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Re: Philosophy and fractals



Dinogeorge@aol.com wrote:
> 
> In a message dated 98-02-26 04:19:27 EST, dannj@alphalink.com.au writes:
> 
> << I'm sure there is a fractal equation about a mile long that could
>  describe the shape of the planet quite well. Just don't ask me to
>  work out what it is  :) >>
> 
> There might be. But it might have to be a few zillion light-years long. On the
> scale of atoms, the earth's shape is nothing like constant, and this would
> have to be accounted for.

It depends one how you define "quite well". If the aim of the project
was to develop a global elevation model then an accuracy of around
50 metres may be acceptable. Coastlines can be modeled "quite well"
with fractal equations, with the desired accuracy acheived by limiting
the number of iterations of the formula. I suspect modelling the
earth to within 50 metres with a single formula would require more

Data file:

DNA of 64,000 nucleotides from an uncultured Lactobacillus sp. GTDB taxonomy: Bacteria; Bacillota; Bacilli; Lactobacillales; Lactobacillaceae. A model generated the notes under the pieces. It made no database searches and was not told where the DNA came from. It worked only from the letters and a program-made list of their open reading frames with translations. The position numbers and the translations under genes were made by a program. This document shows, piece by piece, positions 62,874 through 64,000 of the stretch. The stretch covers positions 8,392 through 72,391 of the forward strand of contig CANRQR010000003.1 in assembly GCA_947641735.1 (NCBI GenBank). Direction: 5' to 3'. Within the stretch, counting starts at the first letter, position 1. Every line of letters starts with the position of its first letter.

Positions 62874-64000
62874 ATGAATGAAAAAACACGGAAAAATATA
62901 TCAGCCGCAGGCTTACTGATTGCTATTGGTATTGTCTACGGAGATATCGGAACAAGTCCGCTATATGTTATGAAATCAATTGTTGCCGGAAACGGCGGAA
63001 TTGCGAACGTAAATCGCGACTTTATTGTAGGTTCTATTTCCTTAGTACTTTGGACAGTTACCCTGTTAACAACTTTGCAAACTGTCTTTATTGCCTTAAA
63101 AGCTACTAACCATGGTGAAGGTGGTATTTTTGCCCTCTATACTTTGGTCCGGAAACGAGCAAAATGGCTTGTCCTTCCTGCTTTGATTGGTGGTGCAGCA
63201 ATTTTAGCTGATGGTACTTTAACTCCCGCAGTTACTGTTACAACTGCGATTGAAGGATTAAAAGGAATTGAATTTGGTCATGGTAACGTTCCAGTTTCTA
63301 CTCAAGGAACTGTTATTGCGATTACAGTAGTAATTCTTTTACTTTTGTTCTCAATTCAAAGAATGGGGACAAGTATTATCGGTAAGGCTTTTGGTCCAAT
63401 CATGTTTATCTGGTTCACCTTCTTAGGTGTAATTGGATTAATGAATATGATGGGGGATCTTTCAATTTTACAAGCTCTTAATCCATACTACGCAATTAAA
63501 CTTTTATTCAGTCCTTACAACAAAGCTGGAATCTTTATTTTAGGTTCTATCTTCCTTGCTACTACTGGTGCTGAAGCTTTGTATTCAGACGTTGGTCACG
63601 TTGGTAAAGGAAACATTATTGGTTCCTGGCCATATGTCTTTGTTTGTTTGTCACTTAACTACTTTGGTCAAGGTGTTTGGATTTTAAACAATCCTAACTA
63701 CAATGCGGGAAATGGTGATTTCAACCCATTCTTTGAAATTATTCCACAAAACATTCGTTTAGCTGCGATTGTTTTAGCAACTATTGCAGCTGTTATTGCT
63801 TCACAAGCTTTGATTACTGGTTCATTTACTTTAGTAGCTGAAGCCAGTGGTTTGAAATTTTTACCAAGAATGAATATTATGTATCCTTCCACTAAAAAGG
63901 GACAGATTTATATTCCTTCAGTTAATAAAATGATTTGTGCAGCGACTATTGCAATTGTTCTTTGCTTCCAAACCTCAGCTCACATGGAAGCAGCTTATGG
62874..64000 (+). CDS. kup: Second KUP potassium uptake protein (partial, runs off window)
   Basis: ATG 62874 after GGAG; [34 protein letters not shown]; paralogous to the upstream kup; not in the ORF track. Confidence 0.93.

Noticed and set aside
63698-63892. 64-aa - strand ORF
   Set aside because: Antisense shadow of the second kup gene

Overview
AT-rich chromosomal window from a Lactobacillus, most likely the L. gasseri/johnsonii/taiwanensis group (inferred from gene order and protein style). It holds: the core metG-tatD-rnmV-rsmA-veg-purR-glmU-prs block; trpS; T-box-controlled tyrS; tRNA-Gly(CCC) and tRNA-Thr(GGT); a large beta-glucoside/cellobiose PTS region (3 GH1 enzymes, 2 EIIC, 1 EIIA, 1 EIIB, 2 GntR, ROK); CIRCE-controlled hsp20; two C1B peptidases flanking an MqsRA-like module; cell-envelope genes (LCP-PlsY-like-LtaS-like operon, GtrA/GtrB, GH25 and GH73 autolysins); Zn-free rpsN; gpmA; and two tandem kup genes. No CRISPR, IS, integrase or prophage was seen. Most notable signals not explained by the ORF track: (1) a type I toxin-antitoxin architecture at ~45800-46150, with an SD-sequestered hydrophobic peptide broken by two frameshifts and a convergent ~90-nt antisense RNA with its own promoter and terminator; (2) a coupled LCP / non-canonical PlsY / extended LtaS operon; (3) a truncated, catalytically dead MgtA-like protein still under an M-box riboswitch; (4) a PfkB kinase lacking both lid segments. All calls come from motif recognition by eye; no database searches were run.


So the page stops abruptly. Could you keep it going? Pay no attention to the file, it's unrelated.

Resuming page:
computational power than is currently available, but given the state of
computing these days I'll just wait ten years or so before labeling 
the task as impossible.
        Relevance to dinosaurs: Well, many naturally occuring structures
seem to follow fractal geometric principles (the curve of ammonite
shells may be an example). I'm sure there is an application to
dinosaurian palaeontology just waiting to be found.
-- 
____________________________________________________
        Dann Pigdon
        Melbourne, Australia

        Dinosaur Reconstructions:
        http://www.geocities.com/capecanaveral/4459/
        Australian Dinosaurs:
        http://www.alphalink.com.au/~dannj
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